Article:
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Discussion in 'Ride Reports - Epic Rides' started by dwj - Donnie, May 22, 2014.
I was not fast enough to get Ana while she was taking a bite of the cake.
But I got Sammy.
then they cut the cake and we eat!
Good shots Donnie.
This day was certainly a bit different! Very few photos, so I guess you will have to take my word for what went on. We left Solola at 9:00, the GPS said 145 miles to the house, it was actually closer to 225, but that was the least of the problems.
Within 30 minutes we came upon a a protest with the main intersection in the small town being shut down. I went to the front of the line, but it was made very clear that they would not be letting us cross! The banners indicated they wanted better health care, more ambulances and low electricity bills among other things. Most of these folks were Mayan, not many Latinos in the group.
A fellow told us about a way to bypass this intersection and a fellow that was turning around said he would show us the turn off that we had passed a couple miles up the road. We got to the new intersection and it was also closed! Again, it was made very clear that we could not cross. But, again a fellow starts talking about another bypass. An older fellow on a 125 moto said he was going that way and that he would lead us. So off we went! At this point, we had lost maybe 45 minutes.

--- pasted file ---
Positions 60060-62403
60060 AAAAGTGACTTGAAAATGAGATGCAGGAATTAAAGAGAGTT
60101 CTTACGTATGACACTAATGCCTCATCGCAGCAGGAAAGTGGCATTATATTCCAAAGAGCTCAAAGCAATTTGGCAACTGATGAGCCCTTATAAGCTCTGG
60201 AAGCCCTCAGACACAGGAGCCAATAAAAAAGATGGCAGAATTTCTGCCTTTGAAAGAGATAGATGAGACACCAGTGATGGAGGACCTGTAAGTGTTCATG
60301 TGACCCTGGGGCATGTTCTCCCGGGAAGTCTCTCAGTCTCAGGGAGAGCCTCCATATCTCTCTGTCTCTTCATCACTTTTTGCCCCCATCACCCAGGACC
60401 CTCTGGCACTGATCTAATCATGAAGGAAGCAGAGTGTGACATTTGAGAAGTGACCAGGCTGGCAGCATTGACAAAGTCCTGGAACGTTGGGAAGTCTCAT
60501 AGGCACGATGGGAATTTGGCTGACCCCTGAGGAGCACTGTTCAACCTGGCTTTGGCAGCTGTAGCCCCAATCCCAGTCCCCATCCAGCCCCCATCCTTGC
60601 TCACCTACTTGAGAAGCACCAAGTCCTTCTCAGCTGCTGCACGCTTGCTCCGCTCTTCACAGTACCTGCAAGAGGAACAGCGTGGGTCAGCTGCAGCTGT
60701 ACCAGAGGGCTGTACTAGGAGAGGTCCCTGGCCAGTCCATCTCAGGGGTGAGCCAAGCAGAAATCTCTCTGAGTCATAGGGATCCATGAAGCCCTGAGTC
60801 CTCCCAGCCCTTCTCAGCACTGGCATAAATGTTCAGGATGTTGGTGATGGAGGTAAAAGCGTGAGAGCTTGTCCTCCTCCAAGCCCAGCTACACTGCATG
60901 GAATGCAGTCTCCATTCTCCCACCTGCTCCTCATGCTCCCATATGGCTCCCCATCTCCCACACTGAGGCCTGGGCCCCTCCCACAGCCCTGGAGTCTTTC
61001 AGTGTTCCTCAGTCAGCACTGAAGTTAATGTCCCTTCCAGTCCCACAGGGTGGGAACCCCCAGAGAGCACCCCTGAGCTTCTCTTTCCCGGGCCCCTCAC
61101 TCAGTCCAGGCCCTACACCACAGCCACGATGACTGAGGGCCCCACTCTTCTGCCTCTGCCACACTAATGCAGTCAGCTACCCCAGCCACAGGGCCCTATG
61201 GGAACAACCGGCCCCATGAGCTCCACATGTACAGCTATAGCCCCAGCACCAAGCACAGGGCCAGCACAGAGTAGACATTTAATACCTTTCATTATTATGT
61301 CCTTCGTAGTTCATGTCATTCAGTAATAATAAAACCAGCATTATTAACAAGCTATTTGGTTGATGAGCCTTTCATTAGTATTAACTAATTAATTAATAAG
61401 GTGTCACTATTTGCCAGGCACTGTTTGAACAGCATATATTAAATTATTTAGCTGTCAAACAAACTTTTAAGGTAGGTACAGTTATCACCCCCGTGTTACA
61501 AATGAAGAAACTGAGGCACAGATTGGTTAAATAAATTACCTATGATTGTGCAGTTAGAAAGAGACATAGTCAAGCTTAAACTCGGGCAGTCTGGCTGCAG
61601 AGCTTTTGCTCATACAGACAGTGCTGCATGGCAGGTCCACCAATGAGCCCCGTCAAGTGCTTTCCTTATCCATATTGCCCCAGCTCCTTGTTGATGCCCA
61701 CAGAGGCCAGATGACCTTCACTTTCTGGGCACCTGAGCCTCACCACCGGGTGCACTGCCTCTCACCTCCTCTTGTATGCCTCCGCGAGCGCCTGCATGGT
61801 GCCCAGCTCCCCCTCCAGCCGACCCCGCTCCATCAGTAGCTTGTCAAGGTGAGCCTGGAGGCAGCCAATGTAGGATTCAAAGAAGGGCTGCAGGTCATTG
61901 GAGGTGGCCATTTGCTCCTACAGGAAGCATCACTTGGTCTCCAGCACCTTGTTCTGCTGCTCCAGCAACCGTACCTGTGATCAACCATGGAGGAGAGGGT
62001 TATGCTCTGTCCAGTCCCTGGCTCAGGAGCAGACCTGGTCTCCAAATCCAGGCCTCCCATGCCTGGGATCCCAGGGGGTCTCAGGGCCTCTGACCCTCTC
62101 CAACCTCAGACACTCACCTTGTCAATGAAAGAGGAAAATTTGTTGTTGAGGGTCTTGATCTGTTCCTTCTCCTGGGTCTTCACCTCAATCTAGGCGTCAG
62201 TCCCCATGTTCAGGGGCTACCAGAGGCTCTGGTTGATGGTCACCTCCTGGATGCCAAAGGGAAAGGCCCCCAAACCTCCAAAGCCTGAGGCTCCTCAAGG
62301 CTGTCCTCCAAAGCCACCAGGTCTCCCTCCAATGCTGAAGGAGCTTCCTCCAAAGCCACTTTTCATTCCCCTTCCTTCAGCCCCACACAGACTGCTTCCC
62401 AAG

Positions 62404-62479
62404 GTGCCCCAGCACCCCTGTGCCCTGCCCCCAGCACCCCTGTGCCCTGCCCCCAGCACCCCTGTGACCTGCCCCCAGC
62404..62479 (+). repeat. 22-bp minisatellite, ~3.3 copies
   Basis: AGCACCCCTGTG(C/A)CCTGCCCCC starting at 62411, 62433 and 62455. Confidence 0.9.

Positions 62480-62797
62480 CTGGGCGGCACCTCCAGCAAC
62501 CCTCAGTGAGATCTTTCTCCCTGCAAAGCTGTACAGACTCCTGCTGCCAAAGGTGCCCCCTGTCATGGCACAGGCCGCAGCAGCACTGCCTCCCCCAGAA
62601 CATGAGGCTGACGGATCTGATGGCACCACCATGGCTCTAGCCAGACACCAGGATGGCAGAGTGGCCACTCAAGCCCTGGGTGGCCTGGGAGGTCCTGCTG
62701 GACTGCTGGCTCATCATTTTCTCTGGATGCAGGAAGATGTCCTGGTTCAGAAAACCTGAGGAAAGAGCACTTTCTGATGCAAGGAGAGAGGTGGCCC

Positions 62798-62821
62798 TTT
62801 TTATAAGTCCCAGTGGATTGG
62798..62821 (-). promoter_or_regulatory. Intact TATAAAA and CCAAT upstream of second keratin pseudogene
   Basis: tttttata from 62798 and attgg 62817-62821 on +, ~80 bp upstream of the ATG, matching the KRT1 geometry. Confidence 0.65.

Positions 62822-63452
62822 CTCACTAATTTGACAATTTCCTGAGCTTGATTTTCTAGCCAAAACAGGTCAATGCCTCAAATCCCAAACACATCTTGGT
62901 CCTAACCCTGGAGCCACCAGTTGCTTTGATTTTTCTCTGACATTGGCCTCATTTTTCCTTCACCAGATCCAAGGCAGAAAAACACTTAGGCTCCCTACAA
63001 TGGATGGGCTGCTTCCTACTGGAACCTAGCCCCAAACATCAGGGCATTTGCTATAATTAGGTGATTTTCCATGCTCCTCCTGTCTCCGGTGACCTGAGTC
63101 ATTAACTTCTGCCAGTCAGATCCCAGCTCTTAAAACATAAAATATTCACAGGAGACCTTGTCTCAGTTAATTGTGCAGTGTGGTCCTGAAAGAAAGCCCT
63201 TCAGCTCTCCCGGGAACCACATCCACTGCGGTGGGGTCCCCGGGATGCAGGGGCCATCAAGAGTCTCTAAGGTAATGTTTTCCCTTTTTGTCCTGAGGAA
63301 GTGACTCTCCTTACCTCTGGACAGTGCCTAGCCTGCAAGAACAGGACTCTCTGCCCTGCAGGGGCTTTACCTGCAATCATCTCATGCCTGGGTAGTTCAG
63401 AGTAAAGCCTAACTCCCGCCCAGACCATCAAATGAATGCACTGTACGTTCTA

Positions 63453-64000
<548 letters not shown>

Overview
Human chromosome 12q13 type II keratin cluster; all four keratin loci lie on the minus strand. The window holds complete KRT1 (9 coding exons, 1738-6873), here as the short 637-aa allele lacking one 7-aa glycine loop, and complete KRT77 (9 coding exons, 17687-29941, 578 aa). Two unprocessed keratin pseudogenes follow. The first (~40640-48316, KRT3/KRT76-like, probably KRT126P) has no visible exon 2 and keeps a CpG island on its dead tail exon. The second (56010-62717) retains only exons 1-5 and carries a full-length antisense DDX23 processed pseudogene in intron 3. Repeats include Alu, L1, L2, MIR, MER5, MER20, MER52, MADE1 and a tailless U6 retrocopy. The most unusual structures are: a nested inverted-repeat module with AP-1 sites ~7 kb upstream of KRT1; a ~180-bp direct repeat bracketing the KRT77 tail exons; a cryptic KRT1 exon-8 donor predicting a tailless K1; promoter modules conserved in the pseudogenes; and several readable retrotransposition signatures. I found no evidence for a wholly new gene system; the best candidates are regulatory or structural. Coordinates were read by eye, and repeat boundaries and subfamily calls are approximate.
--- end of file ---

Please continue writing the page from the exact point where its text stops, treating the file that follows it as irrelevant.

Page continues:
We parted ways in a larger sized town and we were on our way! Until we got to another road closing! There I did a u-turn and started looking for a bypass, I was getting experience, right? We passed a lady on a moped that motioned for us to follow here. A lot of dirt on this path! Then it got very steep and had a 90 degree turn on very loose dirt. The woman got off her moped and ran along the side of it as she went up the hill. It was clear, she had done this many times! I won't say no one could have made that corner and went up that hill on my moto, but I couldn't. I might could have done it beside the moto, but I would have to stand on the down hill side which made the moto way to tall! The route to use, would not have permitted clearance by a tree for the saddlebag on the left side. In the end, another fellow came along and after taking both saddlebags and the truck of the moto, I made it up the hill with three folks pushing, Ana and two guys. The woman was long gone, but one of the guys lead us to a bypass and we were off again!